How Does Autism or Developmental Delays Effect Pottying?

Mary: Yeah. And I do want to make a caveat there, because most of the kids that the listeners are, you know, either their own child or their clients. They are developmentally delayed and that adds a whole nother twist to it. And so from a behavioral point of view, I am all about tearing up the potty early like to just to make it part of the, you know, we sit on the potty. We don't even have to go. We just sit on the potty in the morning and maybe before. And we watch their older brother. And I'm also a huge proponent on the boys should sit on the potty until they're fully bowel trained because I hear it all the time. You know, an older boy is pee trained, but not poop trained. And almost always, I'm like, Are they sitting on the toilet to pee? And they say, no. And so, you know, and one of your books you talk about, like scheduled sits right after breakfast or right after dinner when you are more likely to poop or first thing in the morning. Physiologically, you're more likely to poop. But I do think that for kids with autism waiting too long to introduce a potty as this is where we sit, just to relax is also a problem because then they might be super resistant on top of it.

Dr. Hodges: That's an excellent point. You know, my the one, there's no harm in introducing things. You don't want to pressure them to hold it. And that's the thing. Number two, the one downside of delayed potty training or later potty training is that some kids just get too comfortable pooping in pull ups and toilet avoidance for pooping is super common. So typically, the kids will pee on the potty and then they won't poop. But although you know the story of the child that will just be completely dry, but come home and ask for diaper poop in or pull up is is so common, actually. And there's there's protocol set up to treat that issue.

Mary: How do you treat that issue?

Dr. Hodges: There are two ways to treat toilet avoidance. One is with this. It's in the book called The INS and Outs of Poop. It's kind of this graduated just kind of movement towards the potty that actually.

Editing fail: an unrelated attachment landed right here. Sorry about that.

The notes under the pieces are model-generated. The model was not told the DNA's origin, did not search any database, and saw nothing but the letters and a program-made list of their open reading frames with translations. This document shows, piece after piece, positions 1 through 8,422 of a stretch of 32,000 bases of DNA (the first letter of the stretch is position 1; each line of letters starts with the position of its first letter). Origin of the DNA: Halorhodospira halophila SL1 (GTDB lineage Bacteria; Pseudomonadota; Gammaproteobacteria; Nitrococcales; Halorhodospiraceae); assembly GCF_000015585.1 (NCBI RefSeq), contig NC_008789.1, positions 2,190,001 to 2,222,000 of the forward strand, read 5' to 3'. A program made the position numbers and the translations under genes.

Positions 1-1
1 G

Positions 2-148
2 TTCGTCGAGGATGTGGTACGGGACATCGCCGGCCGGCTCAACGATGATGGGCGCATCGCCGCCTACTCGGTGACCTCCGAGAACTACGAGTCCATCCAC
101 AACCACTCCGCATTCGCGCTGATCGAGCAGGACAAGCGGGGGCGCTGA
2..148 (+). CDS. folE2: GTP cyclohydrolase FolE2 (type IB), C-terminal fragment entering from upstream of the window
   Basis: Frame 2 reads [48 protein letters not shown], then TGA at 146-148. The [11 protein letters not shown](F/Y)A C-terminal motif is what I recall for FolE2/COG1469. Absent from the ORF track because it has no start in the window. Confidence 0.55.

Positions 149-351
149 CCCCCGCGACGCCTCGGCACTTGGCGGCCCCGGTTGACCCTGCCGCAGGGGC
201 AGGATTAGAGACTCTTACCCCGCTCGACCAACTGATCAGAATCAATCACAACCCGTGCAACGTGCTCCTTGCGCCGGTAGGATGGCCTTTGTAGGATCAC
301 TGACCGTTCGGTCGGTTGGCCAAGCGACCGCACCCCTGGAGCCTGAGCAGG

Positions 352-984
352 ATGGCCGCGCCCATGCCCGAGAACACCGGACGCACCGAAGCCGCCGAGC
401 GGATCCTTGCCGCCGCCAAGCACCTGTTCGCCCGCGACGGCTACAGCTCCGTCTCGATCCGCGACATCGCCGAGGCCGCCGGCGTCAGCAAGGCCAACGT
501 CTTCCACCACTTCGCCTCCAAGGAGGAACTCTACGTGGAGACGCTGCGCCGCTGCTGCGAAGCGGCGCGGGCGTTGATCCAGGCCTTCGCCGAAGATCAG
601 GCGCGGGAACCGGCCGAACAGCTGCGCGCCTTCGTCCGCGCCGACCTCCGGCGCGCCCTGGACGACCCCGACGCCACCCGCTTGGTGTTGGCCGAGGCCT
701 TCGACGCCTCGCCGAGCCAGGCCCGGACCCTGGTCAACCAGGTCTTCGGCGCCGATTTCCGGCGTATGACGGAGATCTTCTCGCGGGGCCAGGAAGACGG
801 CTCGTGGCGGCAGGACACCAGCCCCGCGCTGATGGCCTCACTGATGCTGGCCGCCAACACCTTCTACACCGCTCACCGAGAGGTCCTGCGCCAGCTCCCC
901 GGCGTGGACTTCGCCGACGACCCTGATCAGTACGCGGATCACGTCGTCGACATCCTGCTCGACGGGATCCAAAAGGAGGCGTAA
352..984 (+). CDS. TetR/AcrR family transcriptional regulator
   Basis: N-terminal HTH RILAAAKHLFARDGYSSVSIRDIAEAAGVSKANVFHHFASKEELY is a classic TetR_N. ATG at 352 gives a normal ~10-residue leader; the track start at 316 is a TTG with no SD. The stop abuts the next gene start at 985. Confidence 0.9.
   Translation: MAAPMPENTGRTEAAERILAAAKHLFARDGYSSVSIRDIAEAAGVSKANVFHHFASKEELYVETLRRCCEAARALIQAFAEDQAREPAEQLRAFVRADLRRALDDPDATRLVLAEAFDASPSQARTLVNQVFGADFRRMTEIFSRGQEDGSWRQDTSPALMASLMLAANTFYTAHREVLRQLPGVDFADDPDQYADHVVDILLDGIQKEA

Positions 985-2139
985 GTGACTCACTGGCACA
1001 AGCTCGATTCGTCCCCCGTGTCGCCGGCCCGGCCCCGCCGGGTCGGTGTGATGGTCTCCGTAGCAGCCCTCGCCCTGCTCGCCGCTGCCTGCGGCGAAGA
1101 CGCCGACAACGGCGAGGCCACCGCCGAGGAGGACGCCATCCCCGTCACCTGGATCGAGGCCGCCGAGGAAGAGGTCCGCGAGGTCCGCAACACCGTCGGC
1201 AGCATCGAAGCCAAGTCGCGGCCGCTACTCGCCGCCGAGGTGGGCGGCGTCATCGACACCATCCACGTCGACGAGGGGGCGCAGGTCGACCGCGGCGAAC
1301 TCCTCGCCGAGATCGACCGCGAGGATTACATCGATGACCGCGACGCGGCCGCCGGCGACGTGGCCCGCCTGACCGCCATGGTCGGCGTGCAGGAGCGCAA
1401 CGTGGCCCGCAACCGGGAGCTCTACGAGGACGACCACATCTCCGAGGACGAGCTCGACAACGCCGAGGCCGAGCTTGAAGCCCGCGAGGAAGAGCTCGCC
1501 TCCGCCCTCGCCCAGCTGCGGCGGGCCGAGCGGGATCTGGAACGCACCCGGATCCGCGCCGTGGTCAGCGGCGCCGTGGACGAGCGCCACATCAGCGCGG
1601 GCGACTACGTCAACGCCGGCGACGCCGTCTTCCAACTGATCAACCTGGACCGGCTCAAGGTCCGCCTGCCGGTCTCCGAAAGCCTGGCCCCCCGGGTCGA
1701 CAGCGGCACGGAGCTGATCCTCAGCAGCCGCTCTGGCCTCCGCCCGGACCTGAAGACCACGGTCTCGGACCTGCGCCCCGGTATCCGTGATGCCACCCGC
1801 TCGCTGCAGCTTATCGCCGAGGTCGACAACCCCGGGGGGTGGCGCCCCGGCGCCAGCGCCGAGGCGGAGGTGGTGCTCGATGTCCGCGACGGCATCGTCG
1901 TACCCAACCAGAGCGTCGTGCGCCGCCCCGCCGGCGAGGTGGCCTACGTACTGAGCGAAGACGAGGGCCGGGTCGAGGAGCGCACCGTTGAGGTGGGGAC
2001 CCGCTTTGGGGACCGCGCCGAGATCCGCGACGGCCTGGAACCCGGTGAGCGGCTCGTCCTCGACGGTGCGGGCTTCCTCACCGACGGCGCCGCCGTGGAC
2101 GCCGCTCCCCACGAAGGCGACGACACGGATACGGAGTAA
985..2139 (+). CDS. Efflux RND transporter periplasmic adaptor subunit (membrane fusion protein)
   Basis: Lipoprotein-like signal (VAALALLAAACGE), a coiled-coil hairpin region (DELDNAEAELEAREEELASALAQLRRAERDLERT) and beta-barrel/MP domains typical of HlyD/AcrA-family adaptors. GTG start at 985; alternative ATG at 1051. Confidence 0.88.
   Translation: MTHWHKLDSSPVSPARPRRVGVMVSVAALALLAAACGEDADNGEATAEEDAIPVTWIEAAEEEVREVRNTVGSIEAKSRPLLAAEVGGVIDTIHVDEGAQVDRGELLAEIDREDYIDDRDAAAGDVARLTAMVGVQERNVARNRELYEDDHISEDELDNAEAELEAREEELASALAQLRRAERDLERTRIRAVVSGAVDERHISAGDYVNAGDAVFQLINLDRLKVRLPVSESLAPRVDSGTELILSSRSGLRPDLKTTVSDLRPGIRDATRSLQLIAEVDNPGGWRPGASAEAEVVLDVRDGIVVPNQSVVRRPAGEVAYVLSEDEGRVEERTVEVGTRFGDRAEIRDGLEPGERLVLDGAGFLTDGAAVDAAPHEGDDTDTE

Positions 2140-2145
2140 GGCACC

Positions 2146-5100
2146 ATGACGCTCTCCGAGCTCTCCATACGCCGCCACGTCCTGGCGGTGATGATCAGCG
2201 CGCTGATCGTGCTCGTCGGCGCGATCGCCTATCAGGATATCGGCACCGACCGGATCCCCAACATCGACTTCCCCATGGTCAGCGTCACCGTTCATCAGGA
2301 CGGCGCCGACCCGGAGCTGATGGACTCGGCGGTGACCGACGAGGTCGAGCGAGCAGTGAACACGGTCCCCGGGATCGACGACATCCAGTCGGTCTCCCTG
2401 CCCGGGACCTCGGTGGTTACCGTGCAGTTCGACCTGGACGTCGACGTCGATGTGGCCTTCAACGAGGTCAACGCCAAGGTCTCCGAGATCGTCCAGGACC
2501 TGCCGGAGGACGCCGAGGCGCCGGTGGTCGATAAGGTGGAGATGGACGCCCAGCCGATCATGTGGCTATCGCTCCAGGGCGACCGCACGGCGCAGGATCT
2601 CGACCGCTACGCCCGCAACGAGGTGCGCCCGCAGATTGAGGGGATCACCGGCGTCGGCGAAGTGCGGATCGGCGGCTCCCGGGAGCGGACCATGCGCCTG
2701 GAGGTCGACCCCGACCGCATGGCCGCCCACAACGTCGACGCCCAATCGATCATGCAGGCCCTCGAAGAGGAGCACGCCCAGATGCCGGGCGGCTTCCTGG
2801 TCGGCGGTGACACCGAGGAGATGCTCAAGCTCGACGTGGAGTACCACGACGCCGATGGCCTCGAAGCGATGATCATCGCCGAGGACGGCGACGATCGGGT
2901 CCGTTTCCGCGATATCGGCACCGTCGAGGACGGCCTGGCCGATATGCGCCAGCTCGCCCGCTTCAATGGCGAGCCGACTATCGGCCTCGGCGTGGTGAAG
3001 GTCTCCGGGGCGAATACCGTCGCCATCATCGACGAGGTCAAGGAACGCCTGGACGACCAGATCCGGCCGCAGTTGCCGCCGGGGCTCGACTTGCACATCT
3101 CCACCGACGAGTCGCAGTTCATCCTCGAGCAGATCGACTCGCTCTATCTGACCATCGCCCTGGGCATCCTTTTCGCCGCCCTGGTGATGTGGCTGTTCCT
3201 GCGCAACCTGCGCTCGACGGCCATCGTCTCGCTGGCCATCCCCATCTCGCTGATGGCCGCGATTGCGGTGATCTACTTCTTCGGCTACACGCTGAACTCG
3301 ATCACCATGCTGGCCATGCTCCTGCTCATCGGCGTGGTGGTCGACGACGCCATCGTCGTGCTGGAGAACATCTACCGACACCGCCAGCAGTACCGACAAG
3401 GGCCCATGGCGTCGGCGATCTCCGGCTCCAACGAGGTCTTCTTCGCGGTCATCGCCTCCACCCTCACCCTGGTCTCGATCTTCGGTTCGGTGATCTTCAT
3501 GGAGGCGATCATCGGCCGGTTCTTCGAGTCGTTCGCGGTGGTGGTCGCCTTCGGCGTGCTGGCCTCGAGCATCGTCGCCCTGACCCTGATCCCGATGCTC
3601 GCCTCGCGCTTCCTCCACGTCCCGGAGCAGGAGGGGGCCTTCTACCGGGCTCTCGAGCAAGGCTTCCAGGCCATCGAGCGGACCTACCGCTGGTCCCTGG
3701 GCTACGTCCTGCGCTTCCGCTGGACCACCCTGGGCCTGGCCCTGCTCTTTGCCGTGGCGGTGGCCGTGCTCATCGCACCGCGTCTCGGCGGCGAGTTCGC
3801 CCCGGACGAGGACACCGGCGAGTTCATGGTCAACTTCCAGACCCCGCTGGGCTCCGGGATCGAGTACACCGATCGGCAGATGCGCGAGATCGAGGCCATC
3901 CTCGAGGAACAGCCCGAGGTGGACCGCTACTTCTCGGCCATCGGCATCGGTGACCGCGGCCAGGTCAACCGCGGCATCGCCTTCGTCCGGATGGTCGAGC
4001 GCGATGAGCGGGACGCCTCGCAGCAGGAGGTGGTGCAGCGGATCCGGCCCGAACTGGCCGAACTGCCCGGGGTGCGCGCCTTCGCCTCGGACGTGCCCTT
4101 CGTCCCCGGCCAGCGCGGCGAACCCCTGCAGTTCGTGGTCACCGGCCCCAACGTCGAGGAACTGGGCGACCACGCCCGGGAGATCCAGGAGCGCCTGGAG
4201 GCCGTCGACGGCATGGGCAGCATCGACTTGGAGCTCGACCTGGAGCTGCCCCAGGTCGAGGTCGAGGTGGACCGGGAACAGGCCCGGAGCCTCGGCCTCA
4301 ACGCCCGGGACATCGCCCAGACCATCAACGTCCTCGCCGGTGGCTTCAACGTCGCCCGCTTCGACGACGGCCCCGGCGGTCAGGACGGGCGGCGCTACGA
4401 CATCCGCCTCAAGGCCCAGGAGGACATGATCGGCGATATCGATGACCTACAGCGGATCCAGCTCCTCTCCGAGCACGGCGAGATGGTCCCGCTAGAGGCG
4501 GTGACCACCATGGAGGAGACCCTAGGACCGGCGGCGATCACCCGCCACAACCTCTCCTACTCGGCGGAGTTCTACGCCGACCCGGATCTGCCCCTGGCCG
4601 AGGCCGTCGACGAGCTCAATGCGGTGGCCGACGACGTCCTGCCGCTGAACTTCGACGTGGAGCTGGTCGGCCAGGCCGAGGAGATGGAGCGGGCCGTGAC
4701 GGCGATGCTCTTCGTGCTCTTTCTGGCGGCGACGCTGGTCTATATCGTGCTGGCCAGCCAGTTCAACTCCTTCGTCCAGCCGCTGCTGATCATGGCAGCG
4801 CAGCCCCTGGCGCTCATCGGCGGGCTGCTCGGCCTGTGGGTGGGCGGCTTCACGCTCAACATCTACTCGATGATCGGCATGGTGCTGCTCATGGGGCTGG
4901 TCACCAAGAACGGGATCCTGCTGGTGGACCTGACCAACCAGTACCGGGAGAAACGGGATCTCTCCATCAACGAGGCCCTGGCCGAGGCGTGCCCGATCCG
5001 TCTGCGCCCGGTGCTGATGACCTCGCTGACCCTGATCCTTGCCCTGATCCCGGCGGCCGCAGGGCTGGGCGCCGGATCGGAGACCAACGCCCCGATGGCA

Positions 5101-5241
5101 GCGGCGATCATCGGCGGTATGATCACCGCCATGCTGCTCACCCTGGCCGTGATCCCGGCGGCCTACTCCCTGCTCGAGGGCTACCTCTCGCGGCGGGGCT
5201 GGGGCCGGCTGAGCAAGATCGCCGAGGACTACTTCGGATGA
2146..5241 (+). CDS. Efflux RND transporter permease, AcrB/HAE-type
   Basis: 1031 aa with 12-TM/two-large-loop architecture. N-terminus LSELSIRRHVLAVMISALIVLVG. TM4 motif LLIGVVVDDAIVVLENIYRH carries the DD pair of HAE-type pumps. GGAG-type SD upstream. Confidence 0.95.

Mary: Yeah, there you go. My whole, my whole potty training collection. Oh yeah,

Dr. Hodges: It's a great I've given a lot of families. It works well. Basically, you say, OK, you can poop in the pull up but you have to poop in the bathroom. OK, I'm going to pull up on, just poop on the toilet, that kind of thing. And I love the story, has the girl that will poop on the toilet. But she has to put the diaper on first because they had to cut a hole in the diaper and she hadn't pooped anywhere near the diaper. And so long they just kept the same one. And so it was like a belt. She was like much older, but she needed that. And so it just shows you how much thought people put into something.

Mary: Yeah. And I had another approach like where, you know, you can have the diaper, but you have to stay in the bathroom. And that gradual fading of the diaper does tend to work. However, I will also say, especially after reading your new information, is that the child is probably constipated if they're able to hold it all day and ask for a diaper and...

Dr. Hodges: They're not going on time, right?

Mary: And you know, they're they probably could also benefit from laxatives and enemas, which you know, is tough because if you can't even get a child to sit on the toilet easily. So I have a lot of advice about pairing and desensitization, but if you can't get them to do that, how are you going to be able to have them calm and comfortable enough for you to insert something into their rectum?